Are ‘No-Poaching’ Agreements Legal?

It sounds stranger than fiction: HR professionals from competing companies meeting in smoke-filled rooms, swearing an oath to not recruit each other's workers. But “no-poaching” agreements are real, and they’re now facing the ire of federal prosecutors in Washington.

On September 12, Acting Assistant Attorney General Andrew Finch released a statement reaffirming the agency’s stance that these agreements are illegal under existing antitrust laws. At press time, the Department of Justice (DOJ) was reportedly preparing a sizable wave of employer investigations.

In 2016, the agency released guidance outlining its stance on no-poaching agreements. Under its broad interpretation, an agreement does not have to be formal—any evidence of a so-called “gentlemen's agreement” is enough to warrant a criminal investigation. Importantly, the DOJ notes that companies don’t even have to be direct competitors for these hiring agreements to break antitrust laws:

From an antitrust perspective, firms that compete to hire or retain employees are competitors in the employment marketplace, regardless of whether the firms make the same products or compete to provide the same services...Therefore, HR professionals should take steps to ensure that interactions with other employers competing with them for employees do not result in an unlawful agreement not to compete on terms of employment.”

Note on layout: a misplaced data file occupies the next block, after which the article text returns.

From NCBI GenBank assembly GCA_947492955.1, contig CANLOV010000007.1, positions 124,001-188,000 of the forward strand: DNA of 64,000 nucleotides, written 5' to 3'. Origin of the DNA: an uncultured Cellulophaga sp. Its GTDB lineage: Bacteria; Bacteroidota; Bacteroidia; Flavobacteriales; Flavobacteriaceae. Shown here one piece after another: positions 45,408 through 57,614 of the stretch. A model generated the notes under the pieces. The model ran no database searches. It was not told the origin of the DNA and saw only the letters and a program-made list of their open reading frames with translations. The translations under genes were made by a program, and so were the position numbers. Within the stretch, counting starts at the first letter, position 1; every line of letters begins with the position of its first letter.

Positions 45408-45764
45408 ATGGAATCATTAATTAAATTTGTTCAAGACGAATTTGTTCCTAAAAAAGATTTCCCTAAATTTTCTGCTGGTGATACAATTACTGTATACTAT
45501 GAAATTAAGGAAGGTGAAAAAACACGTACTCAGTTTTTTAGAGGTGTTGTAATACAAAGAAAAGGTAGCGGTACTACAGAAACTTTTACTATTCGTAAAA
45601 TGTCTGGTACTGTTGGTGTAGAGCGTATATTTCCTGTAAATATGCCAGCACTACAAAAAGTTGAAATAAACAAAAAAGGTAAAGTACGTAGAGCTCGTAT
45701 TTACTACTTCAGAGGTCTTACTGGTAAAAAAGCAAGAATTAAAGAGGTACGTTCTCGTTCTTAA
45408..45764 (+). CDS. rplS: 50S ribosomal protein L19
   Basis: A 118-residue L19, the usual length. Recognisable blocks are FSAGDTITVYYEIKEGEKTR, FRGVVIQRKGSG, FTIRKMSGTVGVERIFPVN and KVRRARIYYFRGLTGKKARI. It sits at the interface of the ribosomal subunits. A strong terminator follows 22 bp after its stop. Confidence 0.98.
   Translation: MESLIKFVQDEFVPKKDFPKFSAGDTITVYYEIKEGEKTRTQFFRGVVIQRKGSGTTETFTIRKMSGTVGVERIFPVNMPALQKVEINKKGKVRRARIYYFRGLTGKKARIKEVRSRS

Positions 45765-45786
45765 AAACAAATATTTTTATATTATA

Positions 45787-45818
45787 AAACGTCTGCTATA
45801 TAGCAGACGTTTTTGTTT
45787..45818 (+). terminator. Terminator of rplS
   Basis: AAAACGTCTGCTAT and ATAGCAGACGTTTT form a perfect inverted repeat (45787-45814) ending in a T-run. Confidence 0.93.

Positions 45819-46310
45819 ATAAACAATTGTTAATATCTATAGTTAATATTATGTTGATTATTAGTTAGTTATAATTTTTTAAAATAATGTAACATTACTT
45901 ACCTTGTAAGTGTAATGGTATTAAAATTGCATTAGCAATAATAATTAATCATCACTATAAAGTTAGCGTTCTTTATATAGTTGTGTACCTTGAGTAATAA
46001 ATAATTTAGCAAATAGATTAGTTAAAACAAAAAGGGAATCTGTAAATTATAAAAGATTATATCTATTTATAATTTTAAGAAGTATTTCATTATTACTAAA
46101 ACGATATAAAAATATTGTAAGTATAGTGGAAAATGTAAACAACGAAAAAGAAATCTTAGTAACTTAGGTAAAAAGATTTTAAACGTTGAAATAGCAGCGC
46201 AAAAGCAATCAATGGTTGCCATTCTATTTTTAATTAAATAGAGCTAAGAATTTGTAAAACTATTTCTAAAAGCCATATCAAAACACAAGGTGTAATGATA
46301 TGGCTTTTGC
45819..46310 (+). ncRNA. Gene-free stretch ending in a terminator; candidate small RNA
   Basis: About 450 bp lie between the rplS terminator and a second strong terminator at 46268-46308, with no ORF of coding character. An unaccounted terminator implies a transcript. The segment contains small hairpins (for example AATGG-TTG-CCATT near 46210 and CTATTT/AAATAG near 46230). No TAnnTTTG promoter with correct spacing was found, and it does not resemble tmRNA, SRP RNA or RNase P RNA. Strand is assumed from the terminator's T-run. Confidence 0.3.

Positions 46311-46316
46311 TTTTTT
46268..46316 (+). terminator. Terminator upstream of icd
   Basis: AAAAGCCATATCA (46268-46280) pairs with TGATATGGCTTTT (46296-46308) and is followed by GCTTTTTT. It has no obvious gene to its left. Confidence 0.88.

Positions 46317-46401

If caught, employers could face a substantial penalty. Last year, Disney paid out $100 million to claimants after allegedly organizing a no-poaching agreement with other animation studios.

HR professionals should always be mindful of antitrust laws when discussing their jobs with others in their professional network. Antitrust laws go beyond just recruitment practices—in one notable case, the DOJ sued the Utah Society of Healthcare Human Resources Administration after some of its members exchanged nurse pay data, presumably to help benchmark future compensation decisions. Federal prosecutors argued that the action caused area hospitals to artificially match each other's wages, stymying competition and breaking antitrust laws.

The Namely team will continue monitoring any developments in the DOJ’s antitrust or employment law positions.

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